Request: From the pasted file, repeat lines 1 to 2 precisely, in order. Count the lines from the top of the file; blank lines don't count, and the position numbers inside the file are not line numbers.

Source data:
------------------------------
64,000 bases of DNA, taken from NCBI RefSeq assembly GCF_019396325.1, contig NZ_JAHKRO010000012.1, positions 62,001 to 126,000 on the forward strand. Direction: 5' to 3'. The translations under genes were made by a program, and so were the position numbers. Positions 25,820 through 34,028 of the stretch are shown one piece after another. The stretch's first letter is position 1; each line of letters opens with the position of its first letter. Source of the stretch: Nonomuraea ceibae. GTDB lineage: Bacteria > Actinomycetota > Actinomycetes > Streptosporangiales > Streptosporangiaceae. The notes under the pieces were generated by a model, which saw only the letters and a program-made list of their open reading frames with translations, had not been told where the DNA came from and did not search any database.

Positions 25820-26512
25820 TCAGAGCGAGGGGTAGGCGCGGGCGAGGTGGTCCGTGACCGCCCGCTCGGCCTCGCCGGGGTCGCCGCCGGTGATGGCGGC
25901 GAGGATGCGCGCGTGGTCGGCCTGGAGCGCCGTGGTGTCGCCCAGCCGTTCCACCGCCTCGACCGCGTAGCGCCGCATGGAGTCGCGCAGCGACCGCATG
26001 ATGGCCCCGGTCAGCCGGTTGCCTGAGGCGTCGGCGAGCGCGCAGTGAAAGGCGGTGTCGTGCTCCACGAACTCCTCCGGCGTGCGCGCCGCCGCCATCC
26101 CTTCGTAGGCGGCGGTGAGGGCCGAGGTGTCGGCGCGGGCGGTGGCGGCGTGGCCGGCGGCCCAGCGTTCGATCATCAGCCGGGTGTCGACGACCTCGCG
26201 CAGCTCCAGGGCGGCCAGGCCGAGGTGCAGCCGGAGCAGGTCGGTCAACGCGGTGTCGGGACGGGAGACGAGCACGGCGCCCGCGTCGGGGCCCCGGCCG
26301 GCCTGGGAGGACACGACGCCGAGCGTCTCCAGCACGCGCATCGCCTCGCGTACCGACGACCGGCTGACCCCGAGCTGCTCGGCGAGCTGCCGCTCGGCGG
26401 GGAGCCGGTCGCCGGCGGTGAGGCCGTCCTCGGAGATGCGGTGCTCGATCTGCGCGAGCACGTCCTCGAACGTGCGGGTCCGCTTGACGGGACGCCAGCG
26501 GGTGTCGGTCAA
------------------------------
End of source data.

64,000 bases of DNA, taken from NCBI RefSeq assembly GCF_019396325.1, contig NZ_JAHKRO010000012.1, positions 62,001 to 126,000 on the forward strand. Direction: 5' to 3'. The translations under genes were made by a program, and so were the position numbers. Positions 25,820 through 34,028 of the stretch are shown one piece after another. The stretch's first letter is position 1; each line of letters opens with the position of its first letter. Source of the stretch: Nonomuraea ceibae. GTDB lineage: Bacteria > Actinomycetota > Actinomycetes > Streptosporangiales > Streptosporangiaceae. The notes under the pieces were generated by a model, which saw only the letters and a program-made list of their open reading frames with translations, had not been told where the DNA came from and did not search any database.

Positions 25820-26512